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Should You Drink Activated Charcoal?

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When you think of drinking charcoal, you might think of your friend in high school who had one too many drinks and found herself sipping a different type of cocktail after landing herself in the ER. And that's exactly what activated charcoal is used for, according to Erin Palinski-Wade, RD, CDE, author of Belly Fat Diet for Dummies. In addition to treating poisonings and overdoses, activated charcoal is also often given in capsule form to help treat gas.

But in the past few years, Palinski-Wade says health enthusiasts became interested in using activated charcoal to see if it could help to enhance overall wellness by removing additional toxins and chemicals from the body. Add that to celebs like Shailene Woodley and Zoe Kravitz touting activated charcoal's sister ingredient, drinkable clay, as a holistic approach to taking care of their body, and Juice Generation launching its new Beauty Bombs line (complete with two 1 fl. oz. clay shots and three 16 fl. oz. juices with activated charcoal listed as one of the star ingredients) and—bam!—a new trend was born.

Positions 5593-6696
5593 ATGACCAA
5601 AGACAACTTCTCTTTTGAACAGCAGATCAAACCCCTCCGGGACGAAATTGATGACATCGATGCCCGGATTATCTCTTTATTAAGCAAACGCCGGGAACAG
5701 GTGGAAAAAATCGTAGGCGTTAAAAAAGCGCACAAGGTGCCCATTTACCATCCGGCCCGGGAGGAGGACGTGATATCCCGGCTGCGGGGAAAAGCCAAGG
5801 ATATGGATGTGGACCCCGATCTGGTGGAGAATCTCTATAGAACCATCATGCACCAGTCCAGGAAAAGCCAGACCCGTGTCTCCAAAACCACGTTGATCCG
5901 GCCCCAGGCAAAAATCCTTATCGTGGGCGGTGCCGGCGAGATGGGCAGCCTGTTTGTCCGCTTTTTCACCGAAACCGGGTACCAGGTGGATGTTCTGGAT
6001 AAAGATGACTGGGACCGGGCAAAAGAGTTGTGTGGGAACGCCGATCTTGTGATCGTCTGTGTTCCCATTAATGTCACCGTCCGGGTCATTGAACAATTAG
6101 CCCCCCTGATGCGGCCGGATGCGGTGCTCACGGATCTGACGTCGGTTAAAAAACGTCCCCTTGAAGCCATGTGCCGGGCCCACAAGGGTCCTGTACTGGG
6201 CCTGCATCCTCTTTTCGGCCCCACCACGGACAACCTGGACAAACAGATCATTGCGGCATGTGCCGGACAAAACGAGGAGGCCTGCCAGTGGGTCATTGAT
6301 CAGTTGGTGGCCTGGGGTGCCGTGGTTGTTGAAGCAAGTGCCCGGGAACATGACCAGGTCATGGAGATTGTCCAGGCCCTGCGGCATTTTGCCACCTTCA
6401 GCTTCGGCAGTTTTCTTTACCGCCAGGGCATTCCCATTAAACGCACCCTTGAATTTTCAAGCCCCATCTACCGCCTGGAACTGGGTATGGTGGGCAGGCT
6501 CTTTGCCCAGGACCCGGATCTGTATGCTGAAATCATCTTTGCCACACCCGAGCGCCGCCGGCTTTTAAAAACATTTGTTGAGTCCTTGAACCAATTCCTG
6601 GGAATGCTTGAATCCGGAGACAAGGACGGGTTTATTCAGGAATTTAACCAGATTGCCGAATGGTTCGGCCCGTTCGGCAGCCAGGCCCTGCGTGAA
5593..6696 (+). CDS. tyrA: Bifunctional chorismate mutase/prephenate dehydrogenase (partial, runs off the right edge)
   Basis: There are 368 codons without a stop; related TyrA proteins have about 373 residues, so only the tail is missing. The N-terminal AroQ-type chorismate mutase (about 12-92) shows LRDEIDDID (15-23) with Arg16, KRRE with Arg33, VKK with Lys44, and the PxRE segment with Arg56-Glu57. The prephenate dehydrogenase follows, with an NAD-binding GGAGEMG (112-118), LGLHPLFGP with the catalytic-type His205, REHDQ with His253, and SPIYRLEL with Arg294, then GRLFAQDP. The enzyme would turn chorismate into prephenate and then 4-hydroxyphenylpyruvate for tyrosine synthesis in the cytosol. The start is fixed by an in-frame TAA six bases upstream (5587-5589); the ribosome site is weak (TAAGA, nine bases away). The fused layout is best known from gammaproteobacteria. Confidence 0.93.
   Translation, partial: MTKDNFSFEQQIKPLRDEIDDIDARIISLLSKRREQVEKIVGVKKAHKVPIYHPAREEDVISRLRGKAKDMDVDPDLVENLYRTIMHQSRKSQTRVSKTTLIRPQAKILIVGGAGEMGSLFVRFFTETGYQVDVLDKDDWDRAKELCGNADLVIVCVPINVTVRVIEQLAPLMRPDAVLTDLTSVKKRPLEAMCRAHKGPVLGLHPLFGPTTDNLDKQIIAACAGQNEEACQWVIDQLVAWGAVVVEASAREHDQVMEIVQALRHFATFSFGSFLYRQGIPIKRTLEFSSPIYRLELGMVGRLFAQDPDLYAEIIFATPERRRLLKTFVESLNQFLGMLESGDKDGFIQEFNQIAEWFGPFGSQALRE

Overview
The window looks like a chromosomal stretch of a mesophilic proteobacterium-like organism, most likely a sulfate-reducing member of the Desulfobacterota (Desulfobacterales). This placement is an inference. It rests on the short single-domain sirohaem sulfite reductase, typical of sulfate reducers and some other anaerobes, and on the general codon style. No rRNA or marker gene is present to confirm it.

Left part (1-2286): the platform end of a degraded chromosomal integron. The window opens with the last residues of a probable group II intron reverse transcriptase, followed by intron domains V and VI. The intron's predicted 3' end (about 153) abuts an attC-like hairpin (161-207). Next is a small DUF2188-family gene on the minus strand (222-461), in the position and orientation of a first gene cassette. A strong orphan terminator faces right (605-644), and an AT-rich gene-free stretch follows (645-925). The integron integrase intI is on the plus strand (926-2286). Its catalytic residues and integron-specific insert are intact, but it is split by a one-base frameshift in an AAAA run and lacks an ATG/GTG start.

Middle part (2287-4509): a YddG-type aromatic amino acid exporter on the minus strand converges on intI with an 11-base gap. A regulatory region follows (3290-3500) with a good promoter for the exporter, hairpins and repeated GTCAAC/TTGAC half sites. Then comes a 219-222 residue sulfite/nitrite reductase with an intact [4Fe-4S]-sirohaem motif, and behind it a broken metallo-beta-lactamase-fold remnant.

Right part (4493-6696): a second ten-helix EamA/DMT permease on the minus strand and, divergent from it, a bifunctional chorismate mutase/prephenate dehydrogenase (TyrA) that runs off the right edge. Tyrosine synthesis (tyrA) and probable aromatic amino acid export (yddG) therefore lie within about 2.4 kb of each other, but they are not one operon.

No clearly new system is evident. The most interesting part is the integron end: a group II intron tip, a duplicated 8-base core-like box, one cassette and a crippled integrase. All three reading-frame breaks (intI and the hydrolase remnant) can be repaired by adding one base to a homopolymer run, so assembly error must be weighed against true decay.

Does it actually work?

Don't go abandoning your kale juice just yet. "There hasn't been any evidence that using activated charcoal to remove impurities from processed foods really works," says Palinski-Wade. "The perceived benefits may be mostly due to a placebo effect." But you could see a decrease in gas and bloat, says Palinski-Wade.

Are there downsides?

While your favorite health bar may start rolling out juices with activated charcoal as a listed ingredient, sip with caution. "Although side effects are minimal, there is the risk of constipation, vomiting, or diarrhea," says Palinski-Wade. "Plus, activated charcoal may impact the body's ability to absorb certain medications and nutrients." Meaning regular consumption could lead to nutrient imbalances.

Still curious?

If you're taking any medications or supplements, have any health conditions (including pregnancy), or are breastfeeding, Palinski-Wade recommends talking to your doctor before trying this trend. For otherwise healthy juice lovers who want to give activated charcoal a shot, Palinski-Wade suggests sticking to no more than one activated charcoal product every few weeks to prevent nutrient imbalances and side effects.